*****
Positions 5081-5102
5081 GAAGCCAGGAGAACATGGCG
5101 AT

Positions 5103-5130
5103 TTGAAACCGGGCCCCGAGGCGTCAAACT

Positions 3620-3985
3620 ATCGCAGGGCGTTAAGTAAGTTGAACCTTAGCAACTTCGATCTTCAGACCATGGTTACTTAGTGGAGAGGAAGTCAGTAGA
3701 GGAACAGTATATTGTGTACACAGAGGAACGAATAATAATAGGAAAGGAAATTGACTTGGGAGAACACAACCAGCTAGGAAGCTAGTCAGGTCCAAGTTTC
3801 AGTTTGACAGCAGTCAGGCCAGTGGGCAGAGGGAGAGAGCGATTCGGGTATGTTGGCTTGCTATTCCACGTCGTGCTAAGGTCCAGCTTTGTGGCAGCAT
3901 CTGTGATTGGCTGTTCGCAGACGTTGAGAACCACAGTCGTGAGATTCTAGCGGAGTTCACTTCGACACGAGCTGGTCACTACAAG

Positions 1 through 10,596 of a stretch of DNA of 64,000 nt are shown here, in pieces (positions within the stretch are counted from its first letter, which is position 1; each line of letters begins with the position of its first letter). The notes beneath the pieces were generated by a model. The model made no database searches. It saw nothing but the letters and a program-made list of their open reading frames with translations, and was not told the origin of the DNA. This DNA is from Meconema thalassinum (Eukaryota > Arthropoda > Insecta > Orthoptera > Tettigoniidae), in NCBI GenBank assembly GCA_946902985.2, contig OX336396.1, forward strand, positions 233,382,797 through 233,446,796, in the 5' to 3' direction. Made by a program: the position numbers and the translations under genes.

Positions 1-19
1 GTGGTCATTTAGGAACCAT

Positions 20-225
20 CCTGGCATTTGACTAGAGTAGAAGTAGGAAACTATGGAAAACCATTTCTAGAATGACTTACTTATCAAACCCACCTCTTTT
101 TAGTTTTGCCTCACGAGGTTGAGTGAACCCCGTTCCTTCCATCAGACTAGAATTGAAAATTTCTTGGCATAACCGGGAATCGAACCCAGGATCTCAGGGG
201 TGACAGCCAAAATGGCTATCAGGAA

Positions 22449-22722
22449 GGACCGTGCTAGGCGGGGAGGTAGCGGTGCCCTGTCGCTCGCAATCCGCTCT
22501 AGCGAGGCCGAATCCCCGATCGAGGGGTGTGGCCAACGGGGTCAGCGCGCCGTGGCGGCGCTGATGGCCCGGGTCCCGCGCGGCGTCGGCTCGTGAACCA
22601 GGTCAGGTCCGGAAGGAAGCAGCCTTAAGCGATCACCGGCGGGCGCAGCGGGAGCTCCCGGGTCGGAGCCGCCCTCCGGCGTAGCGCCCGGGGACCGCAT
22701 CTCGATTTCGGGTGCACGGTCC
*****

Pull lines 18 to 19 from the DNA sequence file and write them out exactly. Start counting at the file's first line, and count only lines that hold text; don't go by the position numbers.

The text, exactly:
Positions 22449-22722
22449 GGACCGTGCTAGGCGGGGAGGTAGCGGTGCCCTGTCGCTCGCAATCCGCTCT